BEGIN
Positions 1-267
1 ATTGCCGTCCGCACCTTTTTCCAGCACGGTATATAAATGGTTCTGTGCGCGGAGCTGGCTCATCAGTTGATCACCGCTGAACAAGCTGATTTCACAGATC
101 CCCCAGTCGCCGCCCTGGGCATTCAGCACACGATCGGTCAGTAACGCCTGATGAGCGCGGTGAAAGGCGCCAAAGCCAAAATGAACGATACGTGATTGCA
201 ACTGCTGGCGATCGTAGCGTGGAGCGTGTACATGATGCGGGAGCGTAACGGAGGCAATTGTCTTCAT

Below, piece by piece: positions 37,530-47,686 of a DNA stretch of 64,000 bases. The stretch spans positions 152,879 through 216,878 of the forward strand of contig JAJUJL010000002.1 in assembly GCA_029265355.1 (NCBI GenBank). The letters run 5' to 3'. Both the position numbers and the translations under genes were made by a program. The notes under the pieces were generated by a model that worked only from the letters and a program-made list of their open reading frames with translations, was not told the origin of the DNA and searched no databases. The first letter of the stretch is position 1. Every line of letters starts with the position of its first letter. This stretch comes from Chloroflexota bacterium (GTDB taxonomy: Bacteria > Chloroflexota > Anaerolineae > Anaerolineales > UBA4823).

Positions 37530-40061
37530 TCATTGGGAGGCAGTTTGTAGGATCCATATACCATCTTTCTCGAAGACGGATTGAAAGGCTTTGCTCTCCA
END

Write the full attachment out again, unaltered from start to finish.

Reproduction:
Positions 1-267
1 ATTGCCGTCCGCACCTTTTTCCAGCACGGTATATAAATGGTTCTGTGCGCGGAGCTGGCTCATCAGTTGATCACCGCTGAACAAGCTGATTTCACAGATC
101 CCCCAGTCGCCGCCCTGGGCATTCAGCACACGATCGGTCAGTAACGCCTGATGAGCGCGGTGAAAGGCGCCAAAGCCAAAATGAACGATACGTGATTGCA
201 ACTGCTGGCGATCGTAGCGTGGAGCGTGTACATGATGCGGGAGCGTAACGGAGGCAATTGTCTTCAT

Below, piece by piece: positions 37,530-47,686 of a DNA stretch of 64,000 bases. The stretch spans positions 152,879 through 216,878 of the forward strand of contig JAJUJL010000002.1 in assembly GCA_029265355.1 (NCBI GenBank). The letters run 5' to 3'. Both the position numbers and the translations under genes were made by a program. The notes under the pieces were generated by a model that worked only from the letters and a program-made list of their open reading frames with translations, was not told the origin of the DNA and searched no databases. The first letter of the stretch is position 1. Every line of letters starts with the position of its first letter. This stretch comes from Chloroflexota bacterium (GTDB taxonomy: Bacteria > Chloroflexota > Anaerolineae > Anaerolineales > UBA4823).

Positions 37530-40061
37530 TCATTGGGAGGCAGTTTGTAGGATCCATATACCATCTTTCTCGAAGACGGATTGAAAGGCTTTGCTCTCCA